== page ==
iTunes, as well as the rest of Apple's first-party software, is key to keeping its platform as "sticky" as possible. In a world where anybody can put together a fast, slick smartphone with a gorgeous screen and great battery life, it really does come down to the usability and usefulness of the device. This, first and foremost, is determined by the software and the content and the more tied to the platform customers are, the better it is long term for high-margin hardware sales. 

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Read/Post Comments (5) | Recommend This Article (0)

Comments from our Foolish Readers

Help us keep this a respectfully Foolish area! This is a place for our readers to discuss, debate, and learn more about the Foolish investing topic you read about above. Help us keep it clean and safe. If you believe a comment is abusive or otherwise violates our Fool's Rules, please report it via the Report this Comment Report this Comment icon found on every comment.

  • Report this Comment On April 15, 2014, at 9:26 AM, rrecine wrote:

    Nobody should buy music from iTunes. It costs more and the software sucks.

  • Report this Comment On April 15, 2014, at 9:33 AM, mretome1960 wrote:

    1 point to rrecine, there are rarely bargains to be found at iTunes. 1 point to the author, anything that I do get from iTunes on my Windows PC immediately gets copied to my Amazon cloud. I then play it Android devices so Apple isn't really gaining anything by not porting iTunes to Android.

  • Report this Comment On April 15, 2014, at 9:49 AM, greenember wrote:

    Apple is already losing downloads to streaming services like Spotify. Apple is already losing handset sales to Android manufacturers. The last thing Apple needs is a smaller audience to sell to. In the article, you state that Apple used iTunes to sell iPods and iPhones. Wouldn't it make sense that you put iTunes in as many hands as possible then? Plus the argument that Apple makes outstanding software is just wrong; 3rd party software is what makes Apple great. Apple's 'interface' is little more than an application launcher whose once-great visuals have been replaced with 'flat' graphics (read: no graphic design talent required). The look isn't revolutionary, it's lazy.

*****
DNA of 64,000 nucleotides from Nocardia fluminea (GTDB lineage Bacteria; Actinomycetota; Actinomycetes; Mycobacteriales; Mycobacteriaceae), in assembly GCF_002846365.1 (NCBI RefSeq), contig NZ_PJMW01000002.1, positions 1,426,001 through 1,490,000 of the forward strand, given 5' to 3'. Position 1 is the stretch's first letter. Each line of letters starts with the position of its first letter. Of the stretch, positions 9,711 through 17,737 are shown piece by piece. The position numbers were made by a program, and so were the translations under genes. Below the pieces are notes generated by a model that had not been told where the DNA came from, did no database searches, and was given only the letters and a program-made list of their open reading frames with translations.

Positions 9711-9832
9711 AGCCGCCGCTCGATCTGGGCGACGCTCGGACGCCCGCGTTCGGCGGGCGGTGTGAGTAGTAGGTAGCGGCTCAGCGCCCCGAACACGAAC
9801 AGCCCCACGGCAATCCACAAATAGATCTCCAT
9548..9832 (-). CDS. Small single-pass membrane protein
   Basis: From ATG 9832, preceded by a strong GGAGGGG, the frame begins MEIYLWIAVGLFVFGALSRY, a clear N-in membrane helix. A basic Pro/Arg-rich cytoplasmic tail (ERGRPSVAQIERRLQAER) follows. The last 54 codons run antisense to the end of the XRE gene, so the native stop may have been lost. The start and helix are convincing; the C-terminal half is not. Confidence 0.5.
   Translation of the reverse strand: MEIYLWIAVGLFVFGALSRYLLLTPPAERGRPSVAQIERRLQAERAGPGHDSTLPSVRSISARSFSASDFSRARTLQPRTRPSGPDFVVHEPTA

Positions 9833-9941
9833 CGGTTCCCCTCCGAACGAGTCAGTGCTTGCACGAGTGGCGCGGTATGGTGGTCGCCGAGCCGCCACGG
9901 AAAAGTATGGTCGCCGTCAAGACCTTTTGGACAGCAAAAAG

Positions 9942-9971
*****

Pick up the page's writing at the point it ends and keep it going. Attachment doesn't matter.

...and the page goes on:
• Report this Comment On April 15, 2014, at 11:33 AM, melegross wrote:

    I see the Android fanboys are out in force in the comments here today.

  • Report this Comment On April 15, 2014, at 11:49 AM, bobbydig wrote:

    You can say all you want about iTunes, but its the king of digital content. After all these years no one comes close. If your an artist, its the one and only place to release your music. Yahoo, Napster, Zune, Google, Spotify, Pandora, and Amazon all have dumped millions trying to compete with iTunes and have failed. The numbers don't like, iTunes is king.

    The three comments above sound so freaking foolish. I guess they are sort losers.


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Ashraf Eassa

Ashraf Eassa is a technology specialist with The Motley Fool. He writes mostly about technology stocks, but is especially interested in anything related to chips -- the semiconductor kind, that is. Follow him on Twitter: